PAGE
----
What is Direct Action Everywhere? And Why Farmers Should Be Wary

Written By: Gary Quackenbush
Published: September 3, 2019

By now everyone has heard disturbing reports about Direct Action Everywhere (DxE) in connection with farm protests, trespassing, illegal break-ins, as well as stealing livestock during interventions disguised as animal “rescues”. Many of these demonstrations have resulted in damage to farm fences, broken doors, and other property as well as caused possible bio-contamination introduced to animals in Northern California and elsewhere.

On August 8, Wayne Hsiung, co-founder and leader of DxE, announced plans to step down as head of this militant, controversial animal rights organization in advance of multiple criminal
trials where he could face from 85 to 100 years in prison for illegal activities in connection with DxE’s extremist techniques. He said he has turned over his leadership position to DxE
member Almira Tanner.

After more than six years of so-called direct actions, the tide appears to be turning against DxE as law enforcement charges, private lawsuits and the prospect of facing long prison sentences are replacing misdemeanors and community service as probable outcomes resulting from unauthorized intrusions.

DxE’s disruptive activities have not been confined to farms alone. Food retailers (Costco, Whole Foods, Sprouts Farmers Market, Norbest, Farmer Johns — a Hormel subsidiary and supplier to Costco and Safeway and others) have been targets. Restaurants like Berkeley’s famed Chez Panisse, Chipotle Mexican Grill and other establishments have been entered by DxE activists as a tactic designed to disrupt conventional social norms when others are eating and to push people out of their comfort zones. Clothing stores, zoos, circuses and labs have also been targeted.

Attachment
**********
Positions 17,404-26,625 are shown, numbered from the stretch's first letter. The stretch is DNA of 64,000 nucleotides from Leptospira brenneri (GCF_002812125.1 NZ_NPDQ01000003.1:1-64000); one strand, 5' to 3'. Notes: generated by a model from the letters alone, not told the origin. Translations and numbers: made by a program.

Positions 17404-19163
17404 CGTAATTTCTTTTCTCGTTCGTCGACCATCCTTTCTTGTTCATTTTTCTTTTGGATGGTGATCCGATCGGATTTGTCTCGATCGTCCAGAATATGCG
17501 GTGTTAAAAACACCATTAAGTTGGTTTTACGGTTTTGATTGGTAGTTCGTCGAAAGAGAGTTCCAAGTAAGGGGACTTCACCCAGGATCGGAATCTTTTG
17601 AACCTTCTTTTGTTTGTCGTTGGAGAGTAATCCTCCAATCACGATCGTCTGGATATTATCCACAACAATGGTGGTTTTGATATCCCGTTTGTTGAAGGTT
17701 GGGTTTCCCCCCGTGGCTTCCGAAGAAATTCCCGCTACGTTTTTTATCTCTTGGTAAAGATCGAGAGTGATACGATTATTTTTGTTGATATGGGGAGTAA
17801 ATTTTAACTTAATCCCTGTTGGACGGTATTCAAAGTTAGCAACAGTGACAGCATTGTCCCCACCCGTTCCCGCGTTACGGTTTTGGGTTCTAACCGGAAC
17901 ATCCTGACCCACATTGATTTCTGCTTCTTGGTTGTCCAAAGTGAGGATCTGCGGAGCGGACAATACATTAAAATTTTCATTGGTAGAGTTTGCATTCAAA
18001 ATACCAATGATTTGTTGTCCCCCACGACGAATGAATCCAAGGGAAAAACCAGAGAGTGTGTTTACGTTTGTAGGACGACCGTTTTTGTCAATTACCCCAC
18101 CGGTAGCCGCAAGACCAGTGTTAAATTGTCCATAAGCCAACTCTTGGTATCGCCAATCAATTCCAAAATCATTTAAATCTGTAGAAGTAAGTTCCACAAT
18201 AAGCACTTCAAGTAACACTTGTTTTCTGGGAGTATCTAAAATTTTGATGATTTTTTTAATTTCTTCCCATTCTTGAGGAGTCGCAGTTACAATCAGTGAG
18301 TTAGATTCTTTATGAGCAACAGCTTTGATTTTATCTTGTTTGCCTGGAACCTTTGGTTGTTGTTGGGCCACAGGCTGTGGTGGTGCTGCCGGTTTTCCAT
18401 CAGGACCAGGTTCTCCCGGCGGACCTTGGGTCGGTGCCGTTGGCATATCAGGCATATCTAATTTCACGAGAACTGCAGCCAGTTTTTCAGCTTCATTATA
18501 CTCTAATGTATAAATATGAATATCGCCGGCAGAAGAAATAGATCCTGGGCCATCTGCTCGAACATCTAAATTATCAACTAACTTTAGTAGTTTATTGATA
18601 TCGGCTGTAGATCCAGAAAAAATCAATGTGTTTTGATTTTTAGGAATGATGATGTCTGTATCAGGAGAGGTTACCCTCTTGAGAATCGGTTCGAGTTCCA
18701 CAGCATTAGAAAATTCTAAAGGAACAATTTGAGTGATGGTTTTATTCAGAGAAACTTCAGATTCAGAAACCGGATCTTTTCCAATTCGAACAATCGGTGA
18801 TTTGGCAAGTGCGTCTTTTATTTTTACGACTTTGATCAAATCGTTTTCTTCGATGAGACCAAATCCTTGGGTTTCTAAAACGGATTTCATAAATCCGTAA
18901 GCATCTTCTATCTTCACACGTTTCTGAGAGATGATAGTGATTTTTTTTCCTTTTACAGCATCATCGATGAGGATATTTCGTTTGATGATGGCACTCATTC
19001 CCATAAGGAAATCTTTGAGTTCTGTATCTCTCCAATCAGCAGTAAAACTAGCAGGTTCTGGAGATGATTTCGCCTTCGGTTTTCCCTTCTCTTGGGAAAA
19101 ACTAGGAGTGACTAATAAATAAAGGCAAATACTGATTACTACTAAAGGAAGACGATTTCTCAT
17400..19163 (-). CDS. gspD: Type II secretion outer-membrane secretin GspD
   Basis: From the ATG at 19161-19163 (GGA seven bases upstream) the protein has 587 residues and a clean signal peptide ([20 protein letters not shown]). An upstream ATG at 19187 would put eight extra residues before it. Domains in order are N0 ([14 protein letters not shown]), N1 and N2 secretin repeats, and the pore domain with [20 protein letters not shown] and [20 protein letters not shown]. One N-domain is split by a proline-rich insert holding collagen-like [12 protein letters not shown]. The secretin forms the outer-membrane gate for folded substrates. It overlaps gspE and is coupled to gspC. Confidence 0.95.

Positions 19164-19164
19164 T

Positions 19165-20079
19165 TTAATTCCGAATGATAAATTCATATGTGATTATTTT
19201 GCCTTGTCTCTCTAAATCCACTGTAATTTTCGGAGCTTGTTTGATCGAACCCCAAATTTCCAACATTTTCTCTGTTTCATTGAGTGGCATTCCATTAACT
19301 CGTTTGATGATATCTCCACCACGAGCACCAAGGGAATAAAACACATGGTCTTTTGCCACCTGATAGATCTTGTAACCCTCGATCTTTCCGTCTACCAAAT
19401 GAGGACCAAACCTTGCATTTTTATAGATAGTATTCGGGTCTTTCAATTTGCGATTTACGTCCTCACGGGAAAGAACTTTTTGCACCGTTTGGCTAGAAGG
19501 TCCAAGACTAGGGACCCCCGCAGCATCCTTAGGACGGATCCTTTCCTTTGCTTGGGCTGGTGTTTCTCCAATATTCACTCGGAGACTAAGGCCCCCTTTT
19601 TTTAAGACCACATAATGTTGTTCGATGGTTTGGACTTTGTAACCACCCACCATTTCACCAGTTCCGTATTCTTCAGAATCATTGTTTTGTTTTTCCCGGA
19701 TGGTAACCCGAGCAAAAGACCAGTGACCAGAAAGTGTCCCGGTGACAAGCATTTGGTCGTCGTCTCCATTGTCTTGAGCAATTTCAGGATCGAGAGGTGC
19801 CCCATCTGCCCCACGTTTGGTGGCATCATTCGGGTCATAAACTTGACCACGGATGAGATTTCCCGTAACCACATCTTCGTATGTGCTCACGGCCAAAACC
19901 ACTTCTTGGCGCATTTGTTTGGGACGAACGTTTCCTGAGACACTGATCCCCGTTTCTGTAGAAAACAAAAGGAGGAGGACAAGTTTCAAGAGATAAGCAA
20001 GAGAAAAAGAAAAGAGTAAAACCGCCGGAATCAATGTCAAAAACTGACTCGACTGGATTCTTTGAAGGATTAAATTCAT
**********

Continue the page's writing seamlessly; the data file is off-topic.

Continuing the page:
Demonstrators have also taken their protests to conferences, state farm shows and LA Dodgers baseball games, as well as to speaking engagements featuring corporate executives and during election campaign appearances by candidates for public offices.

Who are these people, and what do they want?

Co-founded in Berkeley in 2013 by Hsiung, age 38, this radical animal rights group has grown from a local organization including a number of social science students to become a global social justice movement. It achieved this by establishing and empowering a growing number of animal liberation networks totaling 235 cities and 48 countries, based on DxE data.

Other DxE leaders mentioned in news reports over the years include spokesperson Matt Johnson and key organizers Cassie King, Chris Van Breen, Priya Sawhney, Brian Burns, Ronnie Rose, Paul
Darwin Picklesimer and Aidan Cook.

Their published intent is to build a movement that can ultimately shift culture and change social and political institutions toward “total animal liberation” leading to laws mandating species equality.

Before DxE, Hsiung was an attorney with the DLA Piper law firm focusing on consumer fraud and animal cruelty. Prior to this, he was a visiting assistant professor at the Northwestern University School of Law, and a National Science Foundation Graduate Fellow at the Massachusetts Institute of Technology where he studied economics.

He took a leave of absence after his first year at MIT to pursue JD/Ph.D. degrees and later attended the University of Chicago where he graduated in 2001. As a lawyer, Hsiung became an environmental advocate partnering with behavioral law and economics scholar Cass Sunstein to author an analysis of climate change on nonhuman animals.